Background Huntington disease (HD) is characterised by cognitive impairment, motor dysfunction and psychiatric symptoms, the latter presenting as apathy, irritability, outburst, anxiety and depression. To date neuropathological correlates for psychiatric affection have been poorly investigated in HD. In the basal forebrain two systems represent a complex morphological substrate for emotion-associated functions. The ventral striatum integrates emotional, cognitive, sensory and motor information. The extended amygdala is associated with fear, hormonal responses, stress and it is involved in addiction.
Methods In order to evaluate their impact for psychiatric affection in HD, we investigated the distribution of huntingtin aggregates and the associated neuropathology in the subareas of both systems in human HD brains by light and electron microscopical EM48-immunohistochemistry.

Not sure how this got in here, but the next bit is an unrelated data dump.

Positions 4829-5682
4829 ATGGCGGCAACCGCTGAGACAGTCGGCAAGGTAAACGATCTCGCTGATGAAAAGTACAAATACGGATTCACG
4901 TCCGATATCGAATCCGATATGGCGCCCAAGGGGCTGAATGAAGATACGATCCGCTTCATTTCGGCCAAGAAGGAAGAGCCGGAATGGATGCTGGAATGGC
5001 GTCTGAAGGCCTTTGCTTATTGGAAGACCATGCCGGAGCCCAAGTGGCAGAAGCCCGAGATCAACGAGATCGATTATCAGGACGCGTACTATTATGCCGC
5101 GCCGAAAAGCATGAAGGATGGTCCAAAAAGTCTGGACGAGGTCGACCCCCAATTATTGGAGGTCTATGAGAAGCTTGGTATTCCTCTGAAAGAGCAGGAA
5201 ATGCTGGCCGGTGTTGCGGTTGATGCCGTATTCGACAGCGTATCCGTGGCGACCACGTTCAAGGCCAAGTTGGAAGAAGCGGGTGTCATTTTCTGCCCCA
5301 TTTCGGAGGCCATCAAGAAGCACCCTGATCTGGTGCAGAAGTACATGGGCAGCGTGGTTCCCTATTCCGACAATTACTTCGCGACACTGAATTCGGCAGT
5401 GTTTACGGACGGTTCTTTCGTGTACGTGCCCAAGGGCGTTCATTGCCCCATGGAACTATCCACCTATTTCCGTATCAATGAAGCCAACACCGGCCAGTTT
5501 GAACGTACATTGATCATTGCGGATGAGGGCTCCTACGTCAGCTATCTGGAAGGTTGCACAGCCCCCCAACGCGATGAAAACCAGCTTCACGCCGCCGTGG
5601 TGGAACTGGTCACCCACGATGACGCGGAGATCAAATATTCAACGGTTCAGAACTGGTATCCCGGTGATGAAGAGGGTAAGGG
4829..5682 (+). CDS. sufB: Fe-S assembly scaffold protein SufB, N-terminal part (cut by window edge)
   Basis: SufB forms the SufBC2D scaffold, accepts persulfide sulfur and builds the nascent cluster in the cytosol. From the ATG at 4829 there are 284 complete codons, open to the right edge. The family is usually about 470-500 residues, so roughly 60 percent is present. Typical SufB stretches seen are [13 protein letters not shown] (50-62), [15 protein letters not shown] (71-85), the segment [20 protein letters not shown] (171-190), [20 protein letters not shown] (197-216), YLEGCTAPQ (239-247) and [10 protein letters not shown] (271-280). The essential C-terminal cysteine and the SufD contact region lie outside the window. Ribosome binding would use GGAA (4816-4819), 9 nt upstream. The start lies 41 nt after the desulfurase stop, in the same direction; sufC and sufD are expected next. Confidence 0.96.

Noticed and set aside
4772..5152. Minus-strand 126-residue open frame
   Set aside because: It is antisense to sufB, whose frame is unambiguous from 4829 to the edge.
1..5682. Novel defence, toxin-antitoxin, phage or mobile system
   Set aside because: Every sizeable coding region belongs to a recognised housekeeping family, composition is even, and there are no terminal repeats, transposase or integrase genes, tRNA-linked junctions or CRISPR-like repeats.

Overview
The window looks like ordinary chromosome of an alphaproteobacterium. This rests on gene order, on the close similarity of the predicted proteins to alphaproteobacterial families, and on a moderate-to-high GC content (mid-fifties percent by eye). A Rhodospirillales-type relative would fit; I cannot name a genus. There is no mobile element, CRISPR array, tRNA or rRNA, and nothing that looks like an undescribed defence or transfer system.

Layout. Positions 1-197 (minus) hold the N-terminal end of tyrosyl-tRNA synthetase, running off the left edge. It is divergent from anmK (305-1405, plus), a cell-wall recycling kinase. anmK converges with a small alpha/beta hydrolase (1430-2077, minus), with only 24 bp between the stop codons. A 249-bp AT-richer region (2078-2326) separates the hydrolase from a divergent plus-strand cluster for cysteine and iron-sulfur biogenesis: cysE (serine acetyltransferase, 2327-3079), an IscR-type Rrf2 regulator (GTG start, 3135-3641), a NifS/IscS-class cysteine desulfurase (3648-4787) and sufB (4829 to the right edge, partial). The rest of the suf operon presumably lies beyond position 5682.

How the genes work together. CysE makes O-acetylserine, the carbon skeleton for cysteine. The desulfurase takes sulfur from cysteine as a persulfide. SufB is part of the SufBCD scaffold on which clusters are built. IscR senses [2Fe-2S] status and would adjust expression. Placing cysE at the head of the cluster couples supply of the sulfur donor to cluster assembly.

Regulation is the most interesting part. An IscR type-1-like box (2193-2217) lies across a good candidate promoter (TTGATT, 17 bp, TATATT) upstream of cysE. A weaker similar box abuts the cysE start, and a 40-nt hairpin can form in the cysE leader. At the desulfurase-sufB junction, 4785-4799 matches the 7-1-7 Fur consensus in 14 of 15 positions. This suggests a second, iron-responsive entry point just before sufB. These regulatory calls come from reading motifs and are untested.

Results Huntingtin aggregates are abundantly patch-like expressed in the nucleus accumbens (with no difference in Calbindin-poor nor Calbindin-rich areas), ventral parts of the caudate and putamen and the olfactory tubercle, all of which areas belonging to the ventral striatum. In contrast, in the dorsal motor-associated striatum, an area exhibiting major atrophy in HD, aggregates are sparse. The subregions of the extended amygdala, the bed nuclei of the stria terminalis, the interstitial nucleus of the posterior part of the anterior commissure and the central amygdaloid nuclei also show prominent huntingtin accumulation. Electron microscopically, the aggregates are mainly detected in the neuropil, whereas intranuclear localisation occurs occasionally.
Conclusions Differential affection of the two limbic forebrain systems may help to elucidate emotional regulatory and psychiatric aspects of HD, and it may also yield information on the role of huntingtin aggregates in HD pathogenesis.
- Human HD brain
- huntingtin aggregates
- ventral striatum
- extended amygdala
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